Reports of exploited foreign temps have grown as fast as the federal program. First in a series.
They hand you a soothing cup of Tim Hortons, pack frozen beef in factories, pick blueberries and apples on Abbotsford farms, serve fast-food meals and wipe tables, excavate mines and drill for oil in Western Canada, and raise your kids as if they were their own. Typically paid far less than Canadians, unprotected by labour laws, and disposed of when their contracts end, these migrant labourers have become ubiquitous while remaining all but invisible.
Under the Conservative government, the pool of migrant labour has expanded rapidly with almost no public discussion or oversight -- yet who benefits, and at what cost?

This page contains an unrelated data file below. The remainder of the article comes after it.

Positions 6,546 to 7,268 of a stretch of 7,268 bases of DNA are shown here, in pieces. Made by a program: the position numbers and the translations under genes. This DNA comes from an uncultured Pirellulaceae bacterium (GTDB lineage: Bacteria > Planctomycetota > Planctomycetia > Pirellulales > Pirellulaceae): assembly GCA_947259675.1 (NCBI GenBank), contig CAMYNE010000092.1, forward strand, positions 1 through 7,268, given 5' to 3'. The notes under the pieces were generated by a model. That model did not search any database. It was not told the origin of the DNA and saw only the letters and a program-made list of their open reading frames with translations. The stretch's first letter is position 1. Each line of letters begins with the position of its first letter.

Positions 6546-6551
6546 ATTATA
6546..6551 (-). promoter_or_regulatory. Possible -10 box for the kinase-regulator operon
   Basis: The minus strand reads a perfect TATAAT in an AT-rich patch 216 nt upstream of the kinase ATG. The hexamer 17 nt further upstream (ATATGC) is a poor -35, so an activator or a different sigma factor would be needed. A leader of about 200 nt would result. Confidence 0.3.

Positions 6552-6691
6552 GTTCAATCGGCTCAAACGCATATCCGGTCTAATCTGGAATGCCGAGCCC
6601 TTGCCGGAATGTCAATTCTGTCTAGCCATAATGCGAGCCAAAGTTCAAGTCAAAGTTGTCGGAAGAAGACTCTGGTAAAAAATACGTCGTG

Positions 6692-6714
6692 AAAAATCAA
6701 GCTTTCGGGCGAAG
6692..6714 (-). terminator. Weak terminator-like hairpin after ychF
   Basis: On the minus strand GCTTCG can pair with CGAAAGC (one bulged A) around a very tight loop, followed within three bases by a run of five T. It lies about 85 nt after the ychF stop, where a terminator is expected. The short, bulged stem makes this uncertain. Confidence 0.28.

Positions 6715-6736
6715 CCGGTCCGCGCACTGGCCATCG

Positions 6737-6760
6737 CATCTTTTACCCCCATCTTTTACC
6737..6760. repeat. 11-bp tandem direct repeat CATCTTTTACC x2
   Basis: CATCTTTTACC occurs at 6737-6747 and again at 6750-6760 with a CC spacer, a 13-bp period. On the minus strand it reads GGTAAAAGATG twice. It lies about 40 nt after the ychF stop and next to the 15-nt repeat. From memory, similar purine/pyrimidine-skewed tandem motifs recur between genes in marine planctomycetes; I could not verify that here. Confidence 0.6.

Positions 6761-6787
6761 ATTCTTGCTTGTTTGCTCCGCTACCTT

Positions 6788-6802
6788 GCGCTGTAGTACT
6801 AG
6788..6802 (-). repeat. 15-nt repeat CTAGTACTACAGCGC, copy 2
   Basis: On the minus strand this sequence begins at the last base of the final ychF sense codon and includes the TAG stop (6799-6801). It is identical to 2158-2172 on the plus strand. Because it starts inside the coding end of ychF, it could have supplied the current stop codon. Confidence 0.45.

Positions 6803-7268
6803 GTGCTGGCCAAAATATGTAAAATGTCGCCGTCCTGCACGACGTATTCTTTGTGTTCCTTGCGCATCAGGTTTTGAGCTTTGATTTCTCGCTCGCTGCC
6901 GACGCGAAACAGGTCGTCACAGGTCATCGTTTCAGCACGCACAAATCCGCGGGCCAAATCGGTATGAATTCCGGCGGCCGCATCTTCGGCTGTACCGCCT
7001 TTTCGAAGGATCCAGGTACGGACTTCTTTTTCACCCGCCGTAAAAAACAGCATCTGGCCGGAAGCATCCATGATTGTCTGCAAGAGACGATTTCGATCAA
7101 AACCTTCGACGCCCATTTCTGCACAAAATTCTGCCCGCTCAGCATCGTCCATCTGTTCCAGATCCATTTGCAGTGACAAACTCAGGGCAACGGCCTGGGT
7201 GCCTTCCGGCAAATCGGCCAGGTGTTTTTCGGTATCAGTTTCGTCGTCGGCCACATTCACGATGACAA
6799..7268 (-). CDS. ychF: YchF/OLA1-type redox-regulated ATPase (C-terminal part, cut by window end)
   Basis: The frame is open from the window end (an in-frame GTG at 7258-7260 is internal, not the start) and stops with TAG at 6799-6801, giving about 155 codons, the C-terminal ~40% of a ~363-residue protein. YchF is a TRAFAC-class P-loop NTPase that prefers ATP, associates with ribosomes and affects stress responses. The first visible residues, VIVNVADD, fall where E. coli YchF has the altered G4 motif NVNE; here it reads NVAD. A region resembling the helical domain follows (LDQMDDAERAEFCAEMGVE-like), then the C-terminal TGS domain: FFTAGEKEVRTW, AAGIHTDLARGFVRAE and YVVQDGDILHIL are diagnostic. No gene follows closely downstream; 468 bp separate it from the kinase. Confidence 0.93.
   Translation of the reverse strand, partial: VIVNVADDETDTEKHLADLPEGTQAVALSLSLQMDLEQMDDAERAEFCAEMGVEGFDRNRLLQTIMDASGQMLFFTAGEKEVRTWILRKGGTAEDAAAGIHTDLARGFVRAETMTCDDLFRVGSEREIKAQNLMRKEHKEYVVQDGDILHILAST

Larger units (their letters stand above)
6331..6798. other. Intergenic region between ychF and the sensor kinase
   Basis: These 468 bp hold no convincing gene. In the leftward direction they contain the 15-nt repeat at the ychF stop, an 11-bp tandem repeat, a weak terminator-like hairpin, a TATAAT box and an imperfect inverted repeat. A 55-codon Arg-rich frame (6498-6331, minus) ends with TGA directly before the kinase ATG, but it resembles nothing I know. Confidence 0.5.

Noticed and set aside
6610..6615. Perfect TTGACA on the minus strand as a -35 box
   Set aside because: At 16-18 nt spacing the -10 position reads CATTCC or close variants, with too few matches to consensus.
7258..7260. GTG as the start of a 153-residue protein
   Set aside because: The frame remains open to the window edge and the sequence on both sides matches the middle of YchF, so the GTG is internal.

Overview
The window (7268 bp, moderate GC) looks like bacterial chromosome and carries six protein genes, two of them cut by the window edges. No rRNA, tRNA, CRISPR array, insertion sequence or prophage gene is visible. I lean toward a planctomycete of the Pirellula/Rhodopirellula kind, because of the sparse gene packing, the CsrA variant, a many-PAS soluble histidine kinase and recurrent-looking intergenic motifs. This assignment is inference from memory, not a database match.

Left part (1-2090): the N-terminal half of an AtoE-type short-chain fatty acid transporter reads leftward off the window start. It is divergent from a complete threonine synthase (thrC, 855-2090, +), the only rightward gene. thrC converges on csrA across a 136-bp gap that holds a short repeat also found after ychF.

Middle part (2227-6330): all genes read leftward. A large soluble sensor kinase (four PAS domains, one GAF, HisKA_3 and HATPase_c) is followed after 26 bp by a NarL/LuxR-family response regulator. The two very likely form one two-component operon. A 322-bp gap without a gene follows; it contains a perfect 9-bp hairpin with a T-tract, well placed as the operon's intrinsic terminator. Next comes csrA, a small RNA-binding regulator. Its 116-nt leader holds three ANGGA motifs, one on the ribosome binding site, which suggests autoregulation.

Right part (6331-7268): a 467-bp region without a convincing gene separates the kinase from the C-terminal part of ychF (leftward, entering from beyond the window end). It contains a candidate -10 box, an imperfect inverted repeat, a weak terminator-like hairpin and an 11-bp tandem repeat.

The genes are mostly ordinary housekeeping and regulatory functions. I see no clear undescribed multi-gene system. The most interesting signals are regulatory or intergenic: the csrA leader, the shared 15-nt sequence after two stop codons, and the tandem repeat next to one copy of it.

There were 300,111 migrant workers in Canada in 2011-- a more than three-fold increase over the previous decade. Another 190,769 entered that year, creating a temporary foreign workforce of nearly half a million. In 2010, the government accepted one and a half times more migrant workers than permanent Canadian residents.
Migrant workers have been cycling in and out of Canada since 1972, when the Non-Immigrant Employment Authorization Program was introduced. In 2002 it expanded to become theTemporary Foreign Worker Program (TFWP) to service the oil and gas industries in Alberta.
Since the Conservative government of Stephen Harper came to power in 2006, the TFWP has expanded rapidly, becoming an unseen pillar of Canada's economic policy. That year, migrant workers admitted to Canada exceeded permanent residents for the first time. And for the first time, employers no longer had to advertise for a minimum of six weeks on a national job bank before being granted permission to hire a migrant, but could do so after just seven days. The shortened processing was a gift to employers, who were allowed to designate workers they needed under "Occupations Under Pressure."
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